I also deliberately took on short term work and internships in startups and investment firms, some of those did not even pay, just to "experiment" if I would like working there. I worked at startups like Techsailor, All Deals Asia and the experience I gained was wonderful. I love how quickly I could make an impact at small companies and I realise that I don't like working in corporates as the bureaucracies and processes drain me.

This will take time but never give up finding your true calling or the mission you resonate with

We all need a North Star to guide us and stay on track when things get tough. But finding it is not easy but not impossible.

I love autobiographies and biographies because they help me understand how these people find their calling in life and how they find the right job and thereafter live a meaningful and fulfilling life. I love Michelle Obama's autobiography -- "Becoming".

I think I kind of figured out (but I'm still a work in progress) and shared it in my blogpost here. Don't give up trying to know yourself, it took me a few years to really understand myself and embrace the unique person I am.

In life, it is about finding the right fit, be it a job or a partner.

This sounds really cliche but people who have been there and done that would resonate with what I say. Finding a fit means that the job suit your interests, personality, capabilities and passions.

Many times in my life, I was tempted to join strategy consulting at Mckinsey and the likes, investment banking and other jobs that would earn a higher income or sound prestigious. But I know deep down that, while I would enjoy the lifestyle that comes with it, I would burn out quickly or quit soon after because I don't have the passion for that kind of work. I wouldn't enjoy my work.

I discovered the Ikigai concept recently and love it as it helps summarise what contributes to fit.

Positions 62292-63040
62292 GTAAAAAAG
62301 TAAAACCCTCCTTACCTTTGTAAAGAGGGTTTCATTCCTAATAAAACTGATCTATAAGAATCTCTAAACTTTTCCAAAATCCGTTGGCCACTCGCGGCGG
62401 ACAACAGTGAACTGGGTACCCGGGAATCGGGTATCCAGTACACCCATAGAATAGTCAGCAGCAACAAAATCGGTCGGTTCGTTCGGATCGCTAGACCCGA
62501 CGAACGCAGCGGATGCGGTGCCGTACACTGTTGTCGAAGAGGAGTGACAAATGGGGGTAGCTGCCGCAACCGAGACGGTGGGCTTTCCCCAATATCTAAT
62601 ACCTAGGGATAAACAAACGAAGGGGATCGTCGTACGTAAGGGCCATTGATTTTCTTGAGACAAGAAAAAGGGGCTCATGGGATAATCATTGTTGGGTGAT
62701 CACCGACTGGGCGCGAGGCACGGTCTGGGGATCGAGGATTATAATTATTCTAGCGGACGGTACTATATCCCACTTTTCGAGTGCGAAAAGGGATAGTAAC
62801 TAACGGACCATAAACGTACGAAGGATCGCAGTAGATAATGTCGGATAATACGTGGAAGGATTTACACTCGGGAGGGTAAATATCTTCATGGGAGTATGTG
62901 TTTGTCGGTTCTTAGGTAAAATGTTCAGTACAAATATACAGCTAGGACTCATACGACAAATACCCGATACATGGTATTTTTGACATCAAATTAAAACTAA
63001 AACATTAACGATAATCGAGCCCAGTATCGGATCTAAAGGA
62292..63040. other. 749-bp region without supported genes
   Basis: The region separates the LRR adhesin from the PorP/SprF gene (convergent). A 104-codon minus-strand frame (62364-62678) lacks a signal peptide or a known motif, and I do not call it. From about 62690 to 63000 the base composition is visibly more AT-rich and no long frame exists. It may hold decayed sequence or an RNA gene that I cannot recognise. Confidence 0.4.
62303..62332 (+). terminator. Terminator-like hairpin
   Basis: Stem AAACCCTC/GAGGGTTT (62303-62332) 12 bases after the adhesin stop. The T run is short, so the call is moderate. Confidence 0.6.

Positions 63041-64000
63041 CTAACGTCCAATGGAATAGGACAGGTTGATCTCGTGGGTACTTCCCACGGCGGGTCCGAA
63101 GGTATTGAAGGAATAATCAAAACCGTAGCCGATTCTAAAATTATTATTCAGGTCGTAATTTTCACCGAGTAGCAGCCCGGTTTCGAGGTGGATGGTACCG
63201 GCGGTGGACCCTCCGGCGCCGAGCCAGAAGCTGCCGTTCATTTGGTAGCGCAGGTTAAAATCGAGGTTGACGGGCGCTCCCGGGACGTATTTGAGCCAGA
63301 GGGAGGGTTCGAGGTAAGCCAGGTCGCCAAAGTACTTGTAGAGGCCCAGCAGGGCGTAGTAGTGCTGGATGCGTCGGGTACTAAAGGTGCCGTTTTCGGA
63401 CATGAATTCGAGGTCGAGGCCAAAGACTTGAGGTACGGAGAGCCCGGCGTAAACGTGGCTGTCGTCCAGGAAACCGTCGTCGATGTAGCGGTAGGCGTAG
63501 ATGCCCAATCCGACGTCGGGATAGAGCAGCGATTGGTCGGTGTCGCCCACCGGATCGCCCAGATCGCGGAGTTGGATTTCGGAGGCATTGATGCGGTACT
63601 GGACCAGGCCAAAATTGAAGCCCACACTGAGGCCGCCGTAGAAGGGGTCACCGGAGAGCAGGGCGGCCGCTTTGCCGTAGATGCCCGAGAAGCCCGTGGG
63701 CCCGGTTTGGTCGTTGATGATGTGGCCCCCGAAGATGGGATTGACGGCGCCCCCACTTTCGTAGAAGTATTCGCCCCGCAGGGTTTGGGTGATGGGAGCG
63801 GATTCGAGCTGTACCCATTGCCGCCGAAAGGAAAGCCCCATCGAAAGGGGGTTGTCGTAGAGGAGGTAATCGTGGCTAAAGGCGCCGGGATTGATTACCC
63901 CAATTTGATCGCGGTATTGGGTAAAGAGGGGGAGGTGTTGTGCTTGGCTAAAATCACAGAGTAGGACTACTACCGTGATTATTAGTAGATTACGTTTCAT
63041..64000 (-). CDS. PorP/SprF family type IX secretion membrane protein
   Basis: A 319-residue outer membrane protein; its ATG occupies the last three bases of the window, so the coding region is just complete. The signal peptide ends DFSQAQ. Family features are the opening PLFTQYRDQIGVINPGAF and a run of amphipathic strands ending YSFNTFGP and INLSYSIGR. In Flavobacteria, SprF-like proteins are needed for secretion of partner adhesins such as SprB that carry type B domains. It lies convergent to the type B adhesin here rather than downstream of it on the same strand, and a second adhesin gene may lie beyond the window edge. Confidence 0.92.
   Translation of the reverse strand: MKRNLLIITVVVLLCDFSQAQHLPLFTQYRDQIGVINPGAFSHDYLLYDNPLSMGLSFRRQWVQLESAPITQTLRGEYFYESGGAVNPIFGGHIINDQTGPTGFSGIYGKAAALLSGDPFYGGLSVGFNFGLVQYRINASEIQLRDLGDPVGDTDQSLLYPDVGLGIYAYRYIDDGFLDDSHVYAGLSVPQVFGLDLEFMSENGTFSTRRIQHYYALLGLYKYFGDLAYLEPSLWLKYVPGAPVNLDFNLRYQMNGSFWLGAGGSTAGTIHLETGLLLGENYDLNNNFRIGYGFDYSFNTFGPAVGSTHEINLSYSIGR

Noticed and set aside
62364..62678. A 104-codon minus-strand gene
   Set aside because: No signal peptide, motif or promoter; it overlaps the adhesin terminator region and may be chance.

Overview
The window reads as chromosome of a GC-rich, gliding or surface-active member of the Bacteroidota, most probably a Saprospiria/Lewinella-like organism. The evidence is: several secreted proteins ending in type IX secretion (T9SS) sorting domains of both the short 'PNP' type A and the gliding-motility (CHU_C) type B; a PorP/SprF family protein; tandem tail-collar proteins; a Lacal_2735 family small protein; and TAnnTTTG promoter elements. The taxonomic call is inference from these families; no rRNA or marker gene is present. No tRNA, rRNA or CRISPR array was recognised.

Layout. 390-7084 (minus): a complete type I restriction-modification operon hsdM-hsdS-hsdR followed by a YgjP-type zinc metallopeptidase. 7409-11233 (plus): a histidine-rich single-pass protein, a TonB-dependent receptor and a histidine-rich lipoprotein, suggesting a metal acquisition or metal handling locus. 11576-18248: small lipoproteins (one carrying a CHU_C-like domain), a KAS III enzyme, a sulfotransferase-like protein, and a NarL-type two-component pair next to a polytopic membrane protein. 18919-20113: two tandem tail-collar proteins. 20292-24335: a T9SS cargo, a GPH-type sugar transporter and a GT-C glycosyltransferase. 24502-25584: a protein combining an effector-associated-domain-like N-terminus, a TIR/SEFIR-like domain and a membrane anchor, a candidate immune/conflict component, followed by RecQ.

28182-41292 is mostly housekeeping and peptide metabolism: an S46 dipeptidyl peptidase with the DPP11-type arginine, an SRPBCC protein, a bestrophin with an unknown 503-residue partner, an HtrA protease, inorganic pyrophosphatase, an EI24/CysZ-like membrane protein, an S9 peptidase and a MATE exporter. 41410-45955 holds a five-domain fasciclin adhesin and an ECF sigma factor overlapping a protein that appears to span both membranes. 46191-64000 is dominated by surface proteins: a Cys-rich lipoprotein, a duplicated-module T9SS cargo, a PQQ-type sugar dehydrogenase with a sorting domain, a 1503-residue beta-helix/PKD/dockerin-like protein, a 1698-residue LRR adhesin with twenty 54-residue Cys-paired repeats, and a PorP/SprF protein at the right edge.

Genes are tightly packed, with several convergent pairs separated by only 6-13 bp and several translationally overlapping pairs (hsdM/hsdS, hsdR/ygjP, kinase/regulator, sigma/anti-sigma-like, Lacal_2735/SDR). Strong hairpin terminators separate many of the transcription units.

Ikigai is a Japanese concept that means your 'reason for being. ' 'Iki' in Japanese means 'life,' and 'gai' describes value or worth. Your ikigai is your life purpose or your bliss. It's what brings you joy and inspires you to get out of bed every day.

How do you know if the industry suits you?

Before I decided to join the venture capital space, I went through as many venture capitalists' profiles as I could as I wanted to see if my education qualifications and career progression would be a fit. I also talk to anyone in the industry (whom I meet through sending cold emails, linkedin messages or networking events) who is open to share their experiences with me. Before I started my MBA at INSEAD, I tried applying for internships so that I could better understand what they do at work.

I also read articles about venture online and find this book "Be smarter than your lawyer and venture capitalist" extremely useful.

If I could summarise (something I learn from my science-based education and MBA) is to

  1. Test your hypothesis

  2. Validate your assumptions

  3. Take a trial if you can

This framework can pretty much be used for making other types of decisions in life.

So, in my case, my hypothesis is that working in a venture capital firm would be a fit for my abilities, strengths, personality and passion (which is working and helping entrepreneurs to succeed).

Hence, to test my hypothesis, I checked if my career profile is similar to those of current venture capitalists. I also spoke to people in the field to get a sense of their personalities and what make they tick.

Next, I think about what my assumptions are. For example, one assumption I made is that venture capitalists work closely with entrepreneurs and help them succeed. I realise that this is an important factor as I enjoy working with people (I'm an extrovert so this energizes me too). What I realise, through speaking to people in the industry, is that it depends on the fund I join. If the fund invests early stage and into many companies (say 100 in a year) in a short time, it is less of a fit for me, as I would spend less quality time with entrepreneurs.

And finally, I tried to intern at a venture capital firm to observe if I would enjoy working full time in one. I didn't actually manage to find one so I worked in a super angel syndicate instead, called True Global Ventures. The stint brought me to Silicon Valley twice and it was such an eye-opening and exciting experience.

If you are looking to intern, check out https://www.internsg.com/

and great firms to intern at include:

  • Vertex Ventures (reach out to me if you are interested, at elise.tan (at) vertexventures (dot) com)

  • Sequoia

  • Quest ventures

  • Openspace Ventures

  • Monk’s Hill Ventures

  • Insignia ventures

  • Hustle fund

  • Syndicate like Investible

  • Angel funds like Angel central

Here're more useful reads:

1. if you are interested in starting or joining a startup

2. if you are interested in the Venture Capital sector

  • My colleague Benedict Tan at Vertex Ventures shared his first-year working experience in this medium post -- check it out!